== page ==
I have seen some of the most beautiful views, met the kindest people, and witnessed incredible acts of courage during my service in Afghanistan. Because of this, the news on television, in print, and on social media has been difficult to see and hear.
For many of us who served in Afghanistan, what is happening in the country is beyond distressing. When you cannot affect change, when what you hear only causes pain, it seems like our only choice left is to turn away — something that is contrary to our profession and against the nature of a soldier’s heart. But it is natural to feel hurt when something you’ve invested time, talent, blood, and sweat into begins turning in a direction that feels wrong.
While serving as Embedded Trainers, we lived and worked closely with Afghan soldiers. We were invited into their culture and lives. We went on patrols with them and were introduced to members of their families. Afghanistan is not just a picture on a screen, but a place that lives in our hearts and minds, with smells and sounds we can still feel and hear. We invested time away from friends, family, and work to make things better in Afghanistan, not to watch them unravel and fall apart.
Like many others, I felt that being in Afghanistan helped to protect my fellow Americans at home. Part of our being there was keeping the insurgents from working plans to harm our loved ones. We felt that we were taking each shot, rocket, mortar, and IED, instead of having them aimed at our families in the US. We believed that we were stopping a repeat of September 11.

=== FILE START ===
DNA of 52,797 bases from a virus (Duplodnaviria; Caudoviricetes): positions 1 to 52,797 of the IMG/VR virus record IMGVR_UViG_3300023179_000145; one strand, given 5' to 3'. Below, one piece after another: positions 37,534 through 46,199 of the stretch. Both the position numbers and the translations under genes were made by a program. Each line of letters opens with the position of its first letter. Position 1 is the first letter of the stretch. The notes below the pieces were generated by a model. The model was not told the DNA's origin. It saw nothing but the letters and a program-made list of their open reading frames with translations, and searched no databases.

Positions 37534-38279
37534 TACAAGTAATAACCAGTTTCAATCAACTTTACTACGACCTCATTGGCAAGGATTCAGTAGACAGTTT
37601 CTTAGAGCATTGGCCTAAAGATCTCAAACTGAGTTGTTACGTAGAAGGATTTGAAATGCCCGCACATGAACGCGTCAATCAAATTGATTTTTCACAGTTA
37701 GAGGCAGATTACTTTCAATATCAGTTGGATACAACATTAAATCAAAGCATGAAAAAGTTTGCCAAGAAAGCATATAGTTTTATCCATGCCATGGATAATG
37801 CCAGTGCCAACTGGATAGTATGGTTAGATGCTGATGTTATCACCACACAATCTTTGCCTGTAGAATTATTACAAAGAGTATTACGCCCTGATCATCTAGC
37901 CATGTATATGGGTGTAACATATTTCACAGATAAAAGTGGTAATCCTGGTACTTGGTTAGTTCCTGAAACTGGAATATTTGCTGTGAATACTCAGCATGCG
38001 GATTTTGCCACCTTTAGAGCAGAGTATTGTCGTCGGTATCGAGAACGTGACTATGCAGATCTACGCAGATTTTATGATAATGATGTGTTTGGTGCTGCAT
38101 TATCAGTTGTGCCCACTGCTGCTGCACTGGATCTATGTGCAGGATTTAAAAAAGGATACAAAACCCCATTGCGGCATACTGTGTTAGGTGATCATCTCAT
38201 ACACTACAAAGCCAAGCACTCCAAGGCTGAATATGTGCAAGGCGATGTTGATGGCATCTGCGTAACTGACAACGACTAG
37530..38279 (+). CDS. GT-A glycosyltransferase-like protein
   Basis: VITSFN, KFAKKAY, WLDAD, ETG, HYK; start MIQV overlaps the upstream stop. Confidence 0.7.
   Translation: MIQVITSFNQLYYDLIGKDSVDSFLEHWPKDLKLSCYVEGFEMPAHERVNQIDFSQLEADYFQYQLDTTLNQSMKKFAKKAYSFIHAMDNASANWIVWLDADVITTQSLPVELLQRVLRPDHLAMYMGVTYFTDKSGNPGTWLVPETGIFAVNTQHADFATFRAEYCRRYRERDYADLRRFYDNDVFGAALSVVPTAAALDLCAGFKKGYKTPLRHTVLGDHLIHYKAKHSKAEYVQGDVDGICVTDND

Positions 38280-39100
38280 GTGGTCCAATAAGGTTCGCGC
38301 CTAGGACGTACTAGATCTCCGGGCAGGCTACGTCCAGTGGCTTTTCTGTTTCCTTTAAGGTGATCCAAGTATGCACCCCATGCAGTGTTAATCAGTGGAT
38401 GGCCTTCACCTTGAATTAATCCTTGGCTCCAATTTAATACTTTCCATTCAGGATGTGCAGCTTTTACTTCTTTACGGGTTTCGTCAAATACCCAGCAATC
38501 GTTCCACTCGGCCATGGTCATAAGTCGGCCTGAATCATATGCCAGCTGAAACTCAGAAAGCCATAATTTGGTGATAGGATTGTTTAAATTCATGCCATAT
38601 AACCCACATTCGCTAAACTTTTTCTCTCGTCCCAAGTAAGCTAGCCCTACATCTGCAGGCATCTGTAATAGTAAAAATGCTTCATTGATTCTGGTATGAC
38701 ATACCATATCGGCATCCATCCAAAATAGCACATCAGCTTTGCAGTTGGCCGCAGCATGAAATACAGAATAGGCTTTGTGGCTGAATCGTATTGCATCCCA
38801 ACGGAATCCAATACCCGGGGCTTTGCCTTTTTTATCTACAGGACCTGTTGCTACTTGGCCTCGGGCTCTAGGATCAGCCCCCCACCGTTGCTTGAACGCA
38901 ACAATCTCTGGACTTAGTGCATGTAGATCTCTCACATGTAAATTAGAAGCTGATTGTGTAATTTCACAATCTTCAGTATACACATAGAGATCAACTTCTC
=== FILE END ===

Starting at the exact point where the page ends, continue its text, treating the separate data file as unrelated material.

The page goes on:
My service began after a prolonged period of war, famine, and drought in Afghanistan. The Afghan people I met were gracious and grateful for all that we could do to help. During that period, I saw the threats to Afghan soldiers, interpreters, and their families. Soldiers of the Afghan National Army died supporting peace in their country. Interpreters, members of the United States military, and coalition militaries suffered losses as well. This was a difficult reality of my time in Afghanistan – and it is even more true today, especially following Thursday’s attack at the Kabul airport.
Those of us who have known the beauty and richness of Afghanistan’s culture, who have sacrificed time from family and friends so that Afghanistan could become a better and more stable place, are now left to process our feelings and seek to understand what cannot be explained in any way that makes sense to our experience.